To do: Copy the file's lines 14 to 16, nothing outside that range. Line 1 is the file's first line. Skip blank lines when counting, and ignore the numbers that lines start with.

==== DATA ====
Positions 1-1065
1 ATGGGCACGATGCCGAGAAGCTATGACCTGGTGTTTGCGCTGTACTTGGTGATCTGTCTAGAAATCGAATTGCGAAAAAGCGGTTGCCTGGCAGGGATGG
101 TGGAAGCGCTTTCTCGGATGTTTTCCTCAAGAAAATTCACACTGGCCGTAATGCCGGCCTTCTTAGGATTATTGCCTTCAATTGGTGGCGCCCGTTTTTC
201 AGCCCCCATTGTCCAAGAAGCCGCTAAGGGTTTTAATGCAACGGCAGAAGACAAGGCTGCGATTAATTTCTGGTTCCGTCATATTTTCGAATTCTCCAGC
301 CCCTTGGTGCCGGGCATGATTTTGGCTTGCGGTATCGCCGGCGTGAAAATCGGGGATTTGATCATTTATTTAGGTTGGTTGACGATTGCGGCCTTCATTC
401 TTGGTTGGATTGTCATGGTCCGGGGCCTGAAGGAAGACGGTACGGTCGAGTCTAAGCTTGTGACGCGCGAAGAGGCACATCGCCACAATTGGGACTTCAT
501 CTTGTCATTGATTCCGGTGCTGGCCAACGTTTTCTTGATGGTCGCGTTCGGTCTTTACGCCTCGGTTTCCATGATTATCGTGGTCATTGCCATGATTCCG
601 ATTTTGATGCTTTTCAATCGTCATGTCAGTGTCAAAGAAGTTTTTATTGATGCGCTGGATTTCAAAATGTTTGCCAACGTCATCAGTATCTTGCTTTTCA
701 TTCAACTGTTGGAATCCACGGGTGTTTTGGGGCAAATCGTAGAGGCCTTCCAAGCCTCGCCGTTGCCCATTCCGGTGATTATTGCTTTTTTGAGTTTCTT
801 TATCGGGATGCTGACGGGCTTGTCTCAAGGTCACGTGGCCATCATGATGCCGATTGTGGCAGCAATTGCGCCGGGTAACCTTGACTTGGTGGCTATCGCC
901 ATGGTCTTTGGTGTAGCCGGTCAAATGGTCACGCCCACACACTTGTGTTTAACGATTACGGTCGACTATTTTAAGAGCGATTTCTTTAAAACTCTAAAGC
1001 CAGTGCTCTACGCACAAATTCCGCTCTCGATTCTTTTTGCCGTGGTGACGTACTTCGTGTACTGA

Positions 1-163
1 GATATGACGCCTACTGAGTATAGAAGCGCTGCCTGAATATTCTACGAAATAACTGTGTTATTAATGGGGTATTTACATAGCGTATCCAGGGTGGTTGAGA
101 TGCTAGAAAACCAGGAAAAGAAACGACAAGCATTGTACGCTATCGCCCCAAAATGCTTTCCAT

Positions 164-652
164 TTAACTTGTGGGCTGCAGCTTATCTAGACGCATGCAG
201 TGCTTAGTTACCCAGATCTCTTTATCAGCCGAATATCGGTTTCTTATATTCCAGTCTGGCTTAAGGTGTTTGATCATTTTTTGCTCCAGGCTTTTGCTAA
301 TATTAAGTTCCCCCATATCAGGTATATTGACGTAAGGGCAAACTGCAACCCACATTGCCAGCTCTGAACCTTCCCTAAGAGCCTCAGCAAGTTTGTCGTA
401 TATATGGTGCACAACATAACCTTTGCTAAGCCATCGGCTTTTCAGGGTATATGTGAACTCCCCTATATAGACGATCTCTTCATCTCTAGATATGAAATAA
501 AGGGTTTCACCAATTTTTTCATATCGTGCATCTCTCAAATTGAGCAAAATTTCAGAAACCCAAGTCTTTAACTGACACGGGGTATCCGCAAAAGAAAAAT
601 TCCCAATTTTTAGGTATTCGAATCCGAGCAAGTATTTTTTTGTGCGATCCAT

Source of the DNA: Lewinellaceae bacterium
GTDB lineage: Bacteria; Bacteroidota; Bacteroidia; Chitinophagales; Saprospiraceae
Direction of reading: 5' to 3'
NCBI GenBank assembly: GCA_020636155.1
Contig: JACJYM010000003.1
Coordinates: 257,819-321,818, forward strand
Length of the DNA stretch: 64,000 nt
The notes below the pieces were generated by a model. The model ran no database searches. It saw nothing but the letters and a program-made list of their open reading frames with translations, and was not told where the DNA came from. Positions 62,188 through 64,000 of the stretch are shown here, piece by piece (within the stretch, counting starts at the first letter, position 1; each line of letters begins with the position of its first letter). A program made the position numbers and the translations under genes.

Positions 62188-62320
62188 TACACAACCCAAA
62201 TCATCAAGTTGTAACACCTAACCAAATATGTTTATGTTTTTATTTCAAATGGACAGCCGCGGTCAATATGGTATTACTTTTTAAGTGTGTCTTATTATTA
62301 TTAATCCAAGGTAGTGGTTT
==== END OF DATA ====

1 GATATGACGCCTACTGAGTATAGAAGCGCTGCCTGAATATTCTACGAAATAACTGTGTTATTAATGGGGTATTTACATAGCGTATCCAGGGTGGTTGAGA
101 TGCTAGAAAACCAGGAAAAGAAACGACAAGCATTGTACGCTATCGCCCCAAAATGCTTTCCAT

Positions 164-652